Samsung Galaxy Tab to Hit Global Markets in 2010By Reuters | Print
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Samsung said it would sell it's Galaxy Tab tablet computer in the United States in November and also in Japan, South Korea and Italy this year with plans to sell one million of the devices in its effort to unseat tablet leader Apple iPad.
(Reuters) - Samsung Electronics said it plans to sell its Galaxy Tab tablet computer in the United States, Japan, South Korea and Italy this year, taking aim at frontrunner Apple in the new but already congested segment.
Although it will also compete with a bevy of devices from the likes of Dell and HP, the Galaxy Tab, unveiled last month, has been described by some analysts as the most credible rival to Apple's iPad.
It is smaller than the iPad and Samsung has forged partnerships with the top four U.S. mobile carriers and with media companies which are providing programing for its Media Hub service, they say.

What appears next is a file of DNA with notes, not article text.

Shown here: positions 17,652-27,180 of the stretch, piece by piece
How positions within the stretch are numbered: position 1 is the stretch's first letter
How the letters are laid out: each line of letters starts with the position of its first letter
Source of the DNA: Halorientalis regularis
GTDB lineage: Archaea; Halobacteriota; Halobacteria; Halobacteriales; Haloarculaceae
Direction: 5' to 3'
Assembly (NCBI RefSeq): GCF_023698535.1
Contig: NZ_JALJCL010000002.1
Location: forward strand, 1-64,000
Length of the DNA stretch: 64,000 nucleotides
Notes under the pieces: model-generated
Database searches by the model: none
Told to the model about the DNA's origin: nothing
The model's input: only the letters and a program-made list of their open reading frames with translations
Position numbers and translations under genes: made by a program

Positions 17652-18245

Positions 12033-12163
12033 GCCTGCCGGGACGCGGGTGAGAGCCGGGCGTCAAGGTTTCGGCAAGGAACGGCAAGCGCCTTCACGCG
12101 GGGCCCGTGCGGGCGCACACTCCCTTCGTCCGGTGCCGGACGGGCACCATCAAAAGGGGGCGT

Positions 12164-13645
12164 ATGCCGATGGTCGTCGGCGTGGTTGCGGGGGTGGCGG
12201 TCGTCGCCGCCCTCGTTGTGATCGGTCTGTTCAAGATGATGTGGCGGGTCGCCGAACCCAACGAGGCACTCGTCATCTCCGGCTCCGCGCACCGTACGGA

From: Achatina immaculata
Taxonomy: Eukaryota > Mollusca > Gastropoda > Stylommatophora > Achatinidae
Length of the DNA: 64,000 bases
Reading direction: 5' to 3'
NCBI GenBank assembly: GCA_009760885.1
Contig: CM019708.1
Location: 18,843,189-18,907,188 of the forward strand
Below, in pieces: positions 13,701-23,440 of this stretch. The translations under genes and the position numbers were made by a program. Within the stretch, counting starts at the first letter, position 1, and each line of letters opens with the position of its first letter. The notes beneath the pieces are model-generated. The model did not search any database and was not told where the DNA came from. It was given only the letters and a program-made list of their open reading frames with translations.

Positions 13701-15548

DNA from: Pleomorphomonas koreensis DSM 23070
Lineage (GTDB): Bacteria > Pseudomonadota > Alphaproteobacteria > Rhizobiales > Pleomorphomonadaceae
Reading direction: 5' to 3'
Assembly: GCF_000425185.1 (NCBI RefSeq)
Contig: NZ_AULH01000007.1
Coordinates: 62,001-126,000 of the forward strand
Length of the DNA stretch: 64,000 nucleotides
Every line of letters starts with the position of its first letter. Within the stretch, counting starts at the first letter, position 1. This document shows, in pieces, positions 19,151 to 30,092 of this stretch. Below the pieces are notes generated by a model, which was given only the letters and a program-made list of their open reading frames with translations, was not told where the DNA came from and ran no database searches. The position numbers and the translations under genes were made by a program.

The device, based on Google's Android platform, has a 7-inch screen, smaller than the iPad's 9.7-inch screen, but in at least one market -- Finland -- it will be priced much higher than the iPad.
The Galaxy Tab will go on sale in Italy in October, in South Korea in October or November, and in the United States and Japan in November. Samsung aims to sell 1 million units this year.
In Japan, NTT DoCoMo Inc will start also selling the Galaxy S smartphone in late October, with Samsung hoping to win over Japanese consumers that have warmed to foreign devices thanks to the iPhone and iPad.
DoCoMo's shares rose 3.4 percent to 141,900 yen, climbing with rival KDDI which ended up 5.4 percent at 410,000 yen on its plans announced Monday to launch Japan's first smartphone that can also be used as an electronic wallet. The broader market rose 1.5 percent.
Foreign mobile phone makers have long struggled to crack the uniquely developed Japanese market, and even Nokia, the world's biggest handset manufacturer, has been forced to retreat from the market in the past.
But Barclays Capital analyst Tetsuro Tsusaka said he expects Samsung to fare well this time.
"Things are different nowadays. The kind of products consumers want now are different from the products that existed when foreign makers were struggling to sell their phones here," he said.
(Reporting by Sachi Izumi; Editing by Edwina Gibbs)